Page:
Your friend has too many troubles of his own. I've encountered many people like this including myself! When a person is overwhelmed with their own insurmountable stress(es), there is no brain space left to think of others let alone be nice to them. Forget it. I can attest to this. When I was in the throws of my deepest despair, I felt that it was such a cruel world out there. No one cares about certain problems except the one who is suffering with it day in and day out. When life is gravy, of course people including myself are kind, thoughtful, generous, very nice and pleasant. When life is hellacious, there is no such thing as social graces, niceties, generosity (time / money) and the whole lot. This is human nature.

        I'm sorry for your loss. You can't count on a lot of people especially those who have too many personal problems of their own. It's hard enough to receive compassion from other people who have a good life and impossible to receive compassion from those who are overwhelmed with their own misery. Those are my thoughts.

        Do you have family and friends for support?
        "If you bungle raising your children, whatever else you do well in life doesn't matter very much."

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        • #5
          Originally posted by wishfulthinking View Post
          I have been friends with someone long distance for a couple of years. He suffers with depression and PTSD. He works in a job where this complicates it. There are times where he pulls away and is distance, but always comes back around. My own life is quite complicated, but his friendship filled a void in my life and helped to center me. Recently, I suffered the loss of a parent. I had regular contact with him until right before they actually passed. He knew the severity of what was going on. Since then, I have had no contact. He has not made a single attempt to contact me. I realize that this is a pretty horrible thing to do. I had thought I had it made up in my mind that I would let it go since I don't need more people in my life that I can't count on. They say you really find out who is there for you in times of tragedy. The problem I have is this, I miss him terribly. I can't seem to let it go. I know that if I reach out, he would talk with me. I just don't know if I should. Thoughts?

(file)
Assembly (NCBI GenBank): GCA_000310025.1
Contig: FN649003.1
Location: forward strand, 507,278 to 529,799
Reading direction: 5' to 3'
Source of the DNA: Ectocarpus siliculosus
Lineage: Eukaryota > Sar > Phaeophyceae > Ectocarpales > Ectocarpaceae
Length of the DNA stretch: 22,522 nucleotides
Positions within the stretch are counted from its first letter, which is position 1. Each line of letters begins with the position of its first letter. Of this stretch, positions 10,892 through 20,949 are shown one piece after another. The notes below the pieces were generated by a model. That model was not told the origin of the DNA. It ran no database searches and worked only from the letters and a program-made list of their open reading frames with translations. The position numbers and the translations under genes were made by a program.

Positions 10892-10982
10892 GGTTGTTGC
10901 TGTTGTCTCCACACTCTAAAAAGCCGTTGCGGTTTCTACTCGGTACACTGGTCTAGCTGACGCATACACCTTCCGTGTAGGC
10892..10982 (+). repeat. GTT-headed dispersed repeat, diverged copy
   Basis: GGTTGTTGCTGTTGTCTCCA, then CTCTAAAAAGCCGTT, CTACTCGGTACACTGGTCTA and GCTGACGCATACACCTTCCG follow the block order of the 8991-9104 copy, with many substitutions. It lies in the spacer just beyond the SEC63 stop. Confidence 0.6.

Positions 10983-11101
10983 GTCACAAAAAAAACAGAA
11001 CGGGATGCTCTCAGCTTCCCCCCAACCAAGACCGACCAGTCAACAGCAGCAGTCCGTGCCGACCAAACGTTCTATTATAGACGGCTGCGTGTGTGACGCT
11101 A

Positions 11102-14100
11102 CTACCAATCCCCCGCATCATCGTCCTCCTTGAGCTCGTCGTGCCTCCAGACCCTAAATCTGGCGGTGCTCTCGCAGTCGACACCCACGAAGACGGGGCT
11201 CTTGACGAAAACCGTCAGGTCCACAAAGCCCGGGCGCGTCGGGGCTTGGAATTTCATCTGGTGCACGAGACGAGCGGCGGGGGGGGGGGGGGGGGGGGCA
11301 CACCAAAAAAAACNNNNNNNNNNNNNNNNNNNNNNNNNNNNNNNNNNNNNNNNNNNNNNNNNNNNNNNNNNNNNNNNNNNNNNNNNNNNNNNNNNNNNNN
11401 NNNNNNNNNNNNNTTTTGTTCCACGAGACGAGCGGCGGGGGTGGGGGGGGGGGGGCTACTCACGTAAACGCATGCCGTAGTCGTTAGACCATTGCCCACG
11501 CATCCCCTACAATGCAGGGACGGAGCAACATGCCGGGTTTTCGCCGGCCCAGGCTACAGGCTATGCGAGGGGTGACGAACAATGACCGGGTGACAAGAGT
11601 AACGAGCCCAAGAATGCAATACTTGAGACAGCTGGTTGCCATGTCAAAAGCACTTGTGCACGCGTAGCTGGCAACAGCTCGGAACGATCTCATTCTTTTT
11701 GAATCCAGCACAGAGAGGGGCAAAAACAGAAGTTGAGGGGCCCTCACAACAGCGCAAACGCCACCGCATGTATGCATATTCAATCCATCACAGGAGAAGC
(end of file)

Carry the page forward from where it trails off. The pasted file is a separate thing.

Lower your expectations from your friend. Don't expect and you won't get hurt. You turn numb when it comes to lowering your expectations from your friend and others. You don't have to dump your friend. Change your dynamics. You can still be kind, enforce healthy boundaries, remain cordial but know in the back of your mind, he can't give what you expect. On your end, don't be generous with your heart otherwise you'll be disappointed when he can't deliver or reciprocate.
          "If you bungle raising your children, whatever else you do well in life doesn't matter very much."

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          • #6
            Originally posted by wishfulthinking View Post
            I have been friends with someone long distance for a couple of years. He suffers with depression and PTSD. He works in a job where this complicates it. There are times where he pulls away and is distance, but always comes back around. My own life is quite complicated, but his friendship filled a void in my life and helped to center me. Recently, I suffered the loss of a parent. I had regular contact with him until right before they actually passed. He knew the severity of what was going on. Since then, I have had no contact. He has not made a single attempt to contact me. I realize that this is a pretty horrible thing to do. I had thought I had it made up in my mind that I would let it go since I don't need more people in my life that I can't count on. They say you really find out who is there for you in times of tragedy. The problem I have is this, I miss him terribly. I can't seem to let it go. I know that if I reach out, he would talk with me. I just don't know if I should. Thoughts?
            I'm very sorry for your loss. I lost my father the day after Thanksgiving 1979. It is a cold world out there. People say they're your friends. However, during your tragic aftermath, will they show up on your doorstep with a casserole? In case of an emergency, would they drive you to the airport at a moment's notice so you can catch the red-eye (flight) at 2AM? I doubt it.